I happened to be living in Moscow at the time, and being eager to explore these new ideas I sought out priests—who all turned out to be Russian—and they explained that there are significant differences in the three main branches of Christianity—Protestant, Catholic, and Orthodox—and that Orthodoxy holds certain advantages.
I studied their arguments and found them convincing. I also had the simply practical idea that, living in Russia, being Orthodox would allow me to participate in church services. Honestly, it was a bit of the “when in Rome, do as the Romans” kind of thinking. A bit superficial, I’m afraid.
It was only in subsequent years, thanks to experiences with deeply Orthodox friends, that I became very interested in Orthodoxy.
—Can you describe those experiences?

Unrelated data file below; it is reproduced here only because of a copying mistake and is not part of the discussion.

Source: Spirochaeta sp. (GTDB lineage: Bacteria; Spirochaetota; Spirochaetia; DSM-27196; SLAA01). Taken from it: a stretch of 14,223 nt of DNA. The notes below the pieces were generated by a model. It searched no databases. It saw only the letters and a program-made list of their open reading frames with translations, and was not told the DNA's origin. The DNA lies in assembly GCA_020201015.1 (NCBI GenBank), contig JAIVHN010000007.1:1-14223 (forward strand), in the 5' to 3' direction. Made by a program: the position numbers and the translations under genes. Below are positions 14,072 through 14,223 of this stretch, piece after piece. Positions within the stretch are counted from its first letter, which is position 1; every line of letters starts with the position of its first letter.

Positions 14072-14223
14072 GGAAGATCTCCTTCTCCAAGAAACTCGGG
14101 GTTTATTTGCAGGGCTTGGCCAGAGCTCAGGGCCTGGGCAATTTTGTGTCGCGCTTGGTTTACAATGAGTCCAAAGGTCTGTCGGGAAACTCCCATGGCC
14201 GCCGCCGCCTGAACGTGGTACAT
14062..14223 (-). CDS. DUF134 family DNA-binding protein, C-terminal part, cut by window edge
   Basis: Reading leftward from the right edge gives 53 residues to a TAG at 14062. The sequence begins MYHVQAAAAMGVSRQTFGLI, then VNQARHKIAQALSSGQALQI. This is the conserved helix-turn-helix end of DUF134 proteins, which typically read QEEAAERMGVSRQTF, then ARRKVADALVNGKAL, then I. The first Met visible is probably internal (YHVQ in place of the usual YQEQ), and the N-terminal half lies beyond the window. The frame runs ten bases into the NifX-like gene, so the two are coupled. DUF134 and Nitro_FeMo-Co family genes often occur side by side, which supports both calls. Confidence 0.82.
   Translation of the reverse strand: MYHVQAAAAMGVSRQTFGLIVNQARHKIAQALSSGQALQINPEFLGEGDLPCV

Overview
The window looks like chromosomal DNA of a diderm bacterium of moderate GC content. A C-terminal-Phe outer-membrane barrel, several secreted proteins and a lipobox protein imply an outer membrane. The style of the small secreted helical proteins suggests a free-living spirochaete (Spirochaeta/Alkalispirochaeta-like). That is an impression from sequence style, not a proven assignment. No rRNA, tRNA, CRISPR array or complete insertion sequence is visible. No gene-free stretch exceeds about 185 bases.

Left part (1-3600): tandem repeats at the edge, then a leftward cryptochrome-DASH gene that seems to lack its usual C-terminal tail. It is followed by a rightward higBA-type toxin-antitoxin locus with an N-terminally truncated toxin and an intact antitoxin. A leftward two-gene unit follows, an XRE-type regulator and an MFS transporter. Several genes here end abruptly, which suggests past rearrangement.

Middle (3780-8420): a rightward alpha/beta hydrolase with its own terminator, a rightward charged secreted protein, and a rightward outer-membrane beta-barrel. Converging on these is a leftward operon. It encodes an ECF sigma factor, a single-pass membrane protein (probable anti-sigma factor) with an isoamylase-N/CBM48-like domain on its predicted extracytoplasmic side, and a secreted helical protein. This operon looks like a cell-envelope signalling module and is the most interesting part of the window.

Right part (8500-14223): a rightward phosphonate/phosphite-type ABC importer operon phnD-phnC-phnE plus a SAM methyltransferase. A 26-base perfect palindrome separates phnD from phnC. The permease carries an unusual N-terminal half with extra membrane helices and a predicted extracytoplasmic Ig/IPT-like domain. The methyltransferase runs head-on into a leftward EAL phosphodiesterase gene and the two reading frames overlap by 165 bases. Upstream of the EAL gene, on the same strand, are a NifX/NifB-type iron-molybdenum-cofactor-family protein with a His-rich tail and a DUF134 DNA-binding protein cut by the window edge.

--Have you any experience with other Local Orthodox churches?
Well, not really. My family lived in Connecticut in the early 2000s and we would go to a lovely ROCOR church in Nyack. I’ve also been to several of the ROCOR churches in the New York area.
--Have you delved into the writings of the holy fathers?
—I’m afraid hardly any. Except I have read a little bit of St. John Chrysostom on marital relations, and even translated some works about this from Russian into English as a favor to a priest friend.
--Back to your popular website. Where is Russia Insider based?
—We are a global network of people, so we really have no base—we are just networked via the internet.
--Who helped you develop the website?
—The whole thing was put together by volunteers. This is truly remarkable.
--Why do you make an effort to cover Orthodox topics?
—This has little to do with my faith, actually, and more with what I see as media bias. It is completely evident to me that the mainstream media basically ignores the story of Christianity in Russia, and when they do cover it, they give it a negative spin.